|Situated in the centre of the Mediterranean with a surface area of 24,090 Km largely consisting of hills and mountains, Sardinia is an unusual region with a tormented geology: being the first land to emerge from the sea, it was inhabited in the paleolithic age and is characterised by a pre-Classical civilisation and an individualistic population.
It was only in the early nineteenth century that Europeans discovered Sardinia, to be surprised by its insular character that has influence, in both a positive and negative way, the local culture, art, language, music, song, habits and customs.
Enriched by a culture of its own with few external influences, Sardinia has a specific identity which emerges in its folk traditions, festivities and customs as well as in the people's relations with outsiders, their traditional hospitality and conservation of family values.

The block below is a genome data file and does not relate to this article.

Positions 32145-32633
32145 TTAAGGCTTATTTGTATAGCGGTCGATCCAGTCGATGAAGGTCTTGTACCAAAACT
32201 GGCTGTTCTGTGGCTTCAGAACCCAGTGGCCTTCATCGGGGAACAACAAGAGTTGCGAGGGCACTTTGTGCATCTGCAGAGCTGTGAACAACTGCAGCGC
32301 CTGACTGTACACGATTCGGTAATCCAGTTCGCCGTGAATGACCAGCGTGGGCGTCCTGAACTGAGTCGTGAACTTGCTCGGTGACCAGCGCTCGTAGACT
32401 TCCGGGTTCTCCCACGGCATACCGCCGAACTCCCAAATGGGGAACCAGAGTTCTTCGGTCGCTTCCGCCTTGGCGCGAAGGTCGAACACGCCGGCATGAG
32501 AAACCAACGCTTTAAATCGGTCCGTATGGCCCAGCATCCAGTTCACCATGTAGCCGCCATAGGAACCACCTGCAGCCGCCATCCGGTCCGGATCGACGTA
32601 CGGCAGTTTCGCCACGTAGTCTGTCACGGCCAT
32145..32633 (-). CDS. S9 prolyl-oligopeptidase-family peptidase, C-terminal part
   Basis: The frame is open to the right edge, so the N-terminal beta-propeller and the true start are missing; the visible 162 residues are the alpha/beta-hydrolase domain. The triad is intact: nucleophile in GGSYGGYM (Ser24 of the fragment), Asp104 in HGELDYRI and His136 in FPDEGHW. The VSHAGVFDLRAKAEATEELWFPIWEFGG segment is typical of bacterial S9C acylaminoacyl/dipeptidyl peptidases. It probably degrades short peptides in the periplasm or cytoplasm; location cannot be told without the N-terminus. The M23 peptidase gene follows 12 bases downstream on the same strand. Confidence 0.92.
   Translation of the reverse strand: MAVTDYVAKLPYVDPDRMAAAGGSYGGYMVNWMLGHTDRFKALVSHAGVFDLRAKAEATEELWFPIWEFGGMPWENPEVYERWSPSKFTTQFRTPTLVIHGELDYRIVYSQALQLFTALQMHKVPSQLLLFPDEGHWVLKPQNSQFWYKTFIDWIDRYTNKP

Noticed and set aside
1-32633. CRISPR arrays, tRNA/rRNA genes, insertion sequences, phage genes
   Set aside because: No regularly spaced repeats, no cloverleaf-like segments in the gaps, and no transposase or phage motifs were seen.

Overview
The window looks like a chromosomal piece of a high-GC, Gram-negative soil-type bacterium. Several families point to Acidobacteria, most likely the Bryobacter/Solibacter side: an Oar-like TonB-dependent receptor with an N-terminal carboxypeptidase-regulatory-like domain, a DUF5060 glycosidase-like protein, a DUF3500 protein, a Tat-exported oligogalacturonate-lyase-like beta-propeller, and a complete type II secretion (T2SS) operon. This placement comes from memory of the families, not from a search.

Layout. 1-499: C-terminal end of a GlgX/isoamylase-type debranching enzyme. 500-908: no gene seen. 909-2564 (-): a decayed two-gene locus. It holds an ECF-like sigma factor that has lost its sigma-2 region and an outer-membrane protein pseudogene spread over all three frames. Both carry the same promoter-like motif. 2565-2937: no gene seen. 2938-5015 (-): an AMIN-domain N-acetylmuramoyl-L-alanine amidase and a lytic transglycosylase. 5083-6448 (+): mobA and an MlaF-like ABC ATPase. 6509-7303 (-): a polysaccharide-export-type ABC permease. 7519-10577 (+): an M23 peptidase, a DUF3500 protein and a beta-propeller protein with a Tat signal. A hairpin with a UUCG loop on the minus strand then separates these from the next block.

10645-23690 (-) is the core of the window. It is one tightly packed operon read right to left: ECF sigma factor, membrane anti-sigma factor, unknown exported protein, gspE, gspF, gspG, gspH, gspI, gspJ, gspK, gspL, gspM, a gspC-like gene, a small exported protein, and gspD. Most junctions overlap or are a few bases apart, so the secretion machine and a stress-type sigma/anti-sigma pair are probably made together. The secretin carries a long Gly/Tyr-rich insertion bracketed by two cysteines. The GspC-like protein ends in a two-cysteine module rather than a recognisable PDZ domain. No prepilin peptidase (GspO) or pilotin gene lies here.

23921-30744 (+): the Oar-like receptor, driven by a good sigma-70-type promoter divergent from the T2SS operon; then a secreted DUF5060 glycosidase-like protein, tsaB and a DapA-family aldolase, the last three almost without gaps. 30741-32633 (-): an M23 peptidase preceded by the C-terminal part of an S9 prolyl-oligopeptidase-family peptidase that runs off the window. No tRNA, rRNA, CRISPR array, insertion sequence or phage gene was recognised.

The physical aspect of this wild and varied island, the variable climate with few seasonal rainfalls, the impermeable land and torrential rivers, the short springs and continuos winds have influenced the island's economy and the choice of activities related to survival and the need to adapt, solitude and freedom.
Sardinia's geographical position - half-way between Europe and Africa - and the beauty of its coastline, the mysteriousness of the populations in the hinterland and the fame of its minerals attracted the interest of continental peoples who came to settle on the island since prehistoric times in order to exploit its resources.